Version 2.0, for a while, functioned quite well. In fact, the trolls vanished into the Sea of Negative One for some time. Then, one fine afternoon - I think it was a Thursday - the moderation system suddenly became useless again, and an entire brigade of the bastards charged the forums, upsetting furniture and leaving the place smelling rather nasty. Within a couple weeks Metamoderation was unveiled. "Moderate the Moderators" was the motto, and it failed almost overnight. Actually, it did fail overnight, because I remember a storm rolling by that night - it had moved due North from Michigan. Quite odd for a storm. It seems the trolls had organized.

Slashdot continued to grow at an unabashed rate, Napster started to become popular, Slashot was acquired by Andover.net causing an exodus of a fair number of slashdotters, and the entire system seemed to bog down under the load. All the while the trolls continued, at a distance, to take aim and fire tear gas into the crowds.

I continued my daily postings, bored as I was at my job, and by this time was known well enough that I decided not to let slip that I was Signal 11 in my casual conversations with other people in the technical field. I had, by this time, noticed that a distinct culture (and even a few subcultures) had formed around Slashdot and the trolls had seemed to take lessons from my short-lived experiment in the moderation system to heart and begin, as they called it, karma whoring. For the longest time, I just ignored this - I was interested in getting quality conversation out of my posts, they seemed intent on getting any conversation.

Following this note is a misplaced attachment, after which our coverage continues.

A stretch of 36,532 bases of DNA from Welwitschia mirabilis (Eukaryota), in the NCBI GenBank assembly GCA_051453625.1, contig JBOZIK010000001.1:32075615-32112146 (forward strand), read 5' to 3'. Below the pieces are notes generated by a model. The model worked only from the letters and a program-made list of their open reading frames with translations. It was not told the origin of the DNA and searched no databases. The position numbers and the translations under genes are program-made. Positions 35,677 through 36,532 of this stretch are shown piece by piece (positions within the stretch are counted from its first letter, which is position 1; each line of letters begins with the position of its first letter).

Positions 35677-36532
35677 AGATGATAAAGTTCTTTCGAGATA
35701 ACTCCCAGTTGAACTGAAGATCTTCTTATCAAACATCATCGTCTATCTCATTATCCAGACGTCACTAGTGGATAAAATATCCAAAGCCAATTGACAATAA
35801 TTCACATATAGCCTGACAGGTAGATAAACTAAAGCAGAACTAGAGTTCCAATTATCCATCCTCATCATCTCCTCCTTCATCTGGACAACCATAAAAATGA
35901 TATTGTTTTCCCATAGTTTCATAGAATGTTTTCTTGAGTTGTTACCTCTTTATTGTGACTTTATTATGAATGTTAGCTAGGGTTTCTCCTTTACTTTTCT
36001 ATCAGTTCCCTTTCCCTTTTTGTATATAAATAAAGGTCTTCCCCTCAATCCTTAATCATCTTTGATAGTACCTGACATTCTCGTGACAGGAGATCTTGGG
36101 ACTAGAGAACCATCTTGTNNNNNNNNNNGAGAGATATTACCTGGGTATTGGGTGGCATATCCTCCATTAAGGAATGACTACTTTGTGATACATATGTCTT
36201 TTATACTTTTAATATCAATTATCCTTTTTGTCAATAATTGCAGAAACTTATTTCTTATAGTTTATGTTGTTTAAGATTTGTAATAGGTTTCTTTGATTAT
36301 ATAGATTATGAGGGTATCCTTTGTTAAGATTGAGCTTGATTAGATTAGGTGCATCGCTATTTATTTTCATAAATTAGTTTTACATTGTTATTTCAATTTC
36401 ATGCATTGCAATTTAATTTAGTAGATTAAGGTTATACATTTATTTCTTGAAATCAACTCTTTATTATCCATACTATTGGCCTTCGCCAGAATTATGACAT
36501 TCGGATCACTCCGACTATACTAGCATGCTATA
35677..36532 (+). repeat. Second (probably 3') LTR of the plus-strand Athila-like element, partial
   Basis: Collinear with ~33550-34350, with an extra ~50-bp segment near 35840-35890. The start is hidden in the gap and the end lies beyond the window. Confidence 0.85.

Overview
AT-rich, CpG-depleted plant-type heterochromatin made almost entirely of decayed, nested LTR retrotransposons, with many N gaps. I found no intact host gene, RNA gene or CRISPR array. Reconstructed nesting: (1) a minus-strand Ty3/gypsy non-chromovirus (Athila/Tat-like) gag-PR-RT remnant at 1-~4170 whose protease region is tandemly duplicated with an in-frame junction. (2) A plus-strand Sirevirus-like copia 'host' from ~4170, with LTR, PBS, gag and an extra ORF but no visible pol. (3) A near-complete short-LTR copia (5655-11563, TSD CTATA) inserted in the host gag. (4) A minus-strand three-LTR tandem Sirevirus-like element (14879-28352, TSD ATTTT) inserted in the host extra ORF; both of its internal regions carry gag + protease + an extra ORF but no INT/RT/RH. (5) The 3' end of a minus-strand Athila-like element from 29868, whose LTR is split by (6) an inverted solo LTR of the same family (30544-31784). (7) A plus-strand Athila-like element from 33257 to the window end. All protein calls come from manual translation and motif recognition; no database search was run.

Unfortunately, as of late, that culture has disintegrated. Rob Malda, Slashdot God put in a karma cap. In a brief e-mail exchange with him, he noted that this was done specifically because of me, and that the karma cap would probably be lifted in the future - for everyone else. It seems my lasting legacy on Slashdot is in the moderation system. Even now, it is still the most controversial feature on Slashdot. I have long advocated changing the system. When Malda's solution to unfair moderation was the "bitchslap" - a practice whereby someone's karma is set to -50, and their default posting score to -1, was first used, I spoke with some of the people who it had happened to. People accused me of being the cause. After a lot of research and talking to Rob, I managed to get a couple of those accounts placed back at 0 karma and they were able to post again and be seen. Nobody really bothered to thank me.

The moderation system on Slashdot has, is, and will continue to be abused for the foreseeable future. Slashdot's biggest commodity and feature - the users' comments, have been buried under the noise.

I'm sorry to say that I think now is the time to move on. The moderation system here is broken, and nobody seems interested in fixing it. We'll see if there are other weblogs out there that I can contribute to in a meaningful fashion.

So long, and thanks for all the fish.